I can’t wait to talk to my therapist about this.

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Am I a Loser?

I’ve realized that thinking I am a loser plays a big role in me feeling so depressed.

I understand now that one cannot just say things like “I feel like a loser”. It doesn’t get you anywhere. How do losers feel anyway? Feeling like a loser needs to be more accurately described. I think I am a loser. Yes, a total loser. And knowing that I am such a big loser makes me feel tremendously sad and disgusted with myself.

My therapist tells me that this is an automatic negative thought that I need to challenge.

She is not telling me to just think positively. She is not denying I am a loser. She is simply saying that I need to make sure such a powerful statement is actually right. What would be the point of telling to myself all the time that I am such a big loser if it wasn’t true? Self-punishment? I surely don’t need that right now.

She recommended I do the exercise I have attached here. It is a “Thought Challenge”.

I chose to challenge the negative thought “I am a loser” because it was clearly the thought that was causing the deepest negative emotions in my First Stress Log.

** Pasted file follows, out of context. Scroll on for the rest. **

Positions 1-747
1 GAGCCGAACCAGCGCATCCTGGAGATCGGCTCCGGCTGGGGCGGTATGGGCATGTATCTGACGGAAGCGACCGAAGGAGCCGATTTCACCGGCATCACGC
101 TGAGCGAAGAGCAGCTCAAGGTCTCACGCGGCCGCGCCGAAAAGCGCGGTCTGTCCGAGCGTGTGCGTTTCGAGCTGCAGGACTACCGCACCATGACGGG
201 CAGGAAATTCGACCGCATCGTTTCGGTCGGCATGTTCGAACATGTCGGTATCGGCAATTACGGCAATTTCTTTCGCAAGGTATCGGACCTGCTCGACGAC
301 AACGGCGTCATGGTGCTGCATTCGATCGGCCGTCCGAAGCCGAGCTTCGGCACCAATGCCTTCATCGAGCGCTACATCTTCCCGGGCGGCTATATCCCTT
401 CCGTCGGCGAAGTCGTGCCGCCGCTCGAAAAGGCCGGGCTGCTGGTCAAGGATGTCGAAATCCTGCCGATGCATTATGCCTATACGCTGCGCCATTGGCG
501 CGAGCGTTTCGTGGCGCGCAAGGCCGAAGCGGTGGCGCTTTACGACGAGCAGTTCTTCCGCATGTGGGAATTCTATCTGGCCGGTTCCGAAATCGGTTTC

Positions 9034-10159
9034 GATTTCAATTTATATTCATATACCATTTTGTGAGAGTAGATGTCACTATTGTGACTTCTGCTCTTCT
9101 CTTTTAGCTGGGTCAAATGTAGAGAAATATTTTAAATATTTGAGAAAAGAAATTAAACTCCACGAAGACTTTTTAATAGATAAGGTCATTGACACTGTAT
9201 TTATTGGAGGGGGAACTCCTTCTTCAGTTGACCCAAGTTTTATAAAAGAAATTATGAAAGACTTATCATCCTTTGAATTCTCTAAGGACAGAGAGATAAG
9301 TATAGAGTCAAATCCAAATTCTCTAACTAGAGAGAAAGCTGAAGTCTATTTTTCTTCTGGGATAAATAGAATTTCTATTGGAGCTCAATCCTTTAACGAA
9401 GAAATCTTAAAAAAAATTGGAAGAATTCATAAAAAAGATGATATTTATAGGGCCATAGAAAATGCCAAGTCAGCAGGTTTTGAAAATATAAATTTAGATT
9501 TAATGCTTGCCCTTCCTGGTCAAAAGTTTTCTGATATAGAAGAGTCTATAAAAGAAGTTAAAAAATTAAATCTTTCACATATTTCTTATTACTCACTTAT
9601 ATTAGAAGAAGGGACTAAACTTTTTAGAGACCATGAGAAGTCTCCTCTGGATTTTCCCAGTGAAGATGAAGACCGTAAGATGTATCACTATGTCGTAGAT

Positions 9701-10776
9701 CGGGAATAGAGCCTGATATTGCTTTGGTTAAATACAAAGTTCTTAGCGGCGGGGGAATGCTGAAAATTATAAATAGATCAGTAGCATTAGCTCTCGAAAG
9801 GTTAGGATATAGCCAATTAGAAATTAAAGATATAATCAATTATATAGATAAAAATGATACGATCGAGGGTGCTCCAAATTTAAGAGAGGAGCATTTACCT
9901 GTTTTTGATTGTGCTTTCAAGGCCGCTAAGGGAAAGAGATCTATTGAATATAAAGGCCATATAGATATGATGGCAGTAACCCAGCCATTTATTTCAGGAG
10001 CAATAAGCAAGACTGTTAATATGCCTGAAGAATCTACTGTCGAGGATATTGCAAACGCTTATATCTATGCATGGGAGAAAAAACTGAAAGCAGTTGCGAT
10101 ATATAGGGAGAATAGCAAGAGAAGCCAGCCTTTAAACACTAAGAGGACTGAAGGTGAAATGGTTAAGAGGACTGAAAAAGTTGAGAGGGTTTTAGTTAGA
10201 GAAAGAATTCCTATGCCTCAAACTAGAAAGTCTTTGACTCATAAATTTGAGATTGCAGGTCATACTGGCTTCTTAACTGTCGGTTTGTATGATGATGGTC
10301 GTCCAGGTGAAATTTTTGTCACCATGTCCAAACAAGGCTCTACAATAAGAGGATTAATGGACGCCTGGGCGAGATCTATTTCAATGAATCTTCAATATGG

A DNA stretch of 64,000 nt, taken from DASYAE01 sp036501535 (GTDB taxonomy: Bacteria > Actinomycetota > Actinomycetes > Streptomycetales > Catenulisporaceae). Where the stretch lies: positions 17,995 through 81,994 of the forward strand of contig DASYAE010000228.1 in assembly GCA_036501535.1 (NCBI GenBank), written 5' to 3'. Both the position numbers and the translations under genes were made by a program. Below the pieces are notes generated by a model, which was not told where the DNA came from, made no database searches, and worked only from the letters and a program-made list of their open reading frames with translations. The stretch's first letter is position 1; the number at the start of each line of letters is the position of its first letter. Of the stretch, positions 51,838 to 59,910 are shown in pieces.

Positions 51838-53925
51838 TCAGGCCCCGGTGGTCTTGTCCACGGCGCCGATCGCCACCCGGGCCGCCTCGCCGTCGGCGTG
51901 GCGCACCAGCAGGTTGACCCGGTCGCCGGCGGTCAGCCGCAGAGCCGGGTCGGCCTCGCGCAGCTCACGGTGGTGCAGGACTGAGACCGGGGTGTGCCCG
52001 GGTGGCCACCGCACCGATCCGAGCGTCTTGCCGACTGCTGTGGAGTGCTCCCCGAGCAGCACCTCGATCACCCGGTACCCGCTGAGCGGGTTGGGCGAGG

I first came up with some reasons for why I believe I am a loser. Then I tried to write down some reasons why I might not be a loser. Then I finished by coming up with a more balanced statement.
I agree that I would never feel so extremely depressed if every time I say to myself “I am a loser”, I could, instead, tell myself something more neutral. Here’s the more balanced thought I came up with: “I’ve had some success in life, some mistakes. Right now I’m going through a rough moment, but it’s up to me to make the most of it.”

You can learn more about Thought Challenge by visiting MindQuire.

 

Thought Challenge Depression

Thought Challenge for Depression – Don’s first thought challenge

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My First Stress Log

I found a cognitive therapist. We are going to meet every week to talk about what’s going on in my life, how I’m feeling and how I am processing any stressful situation.

She has asked me to do some exercises during the week; psychotherapy homework.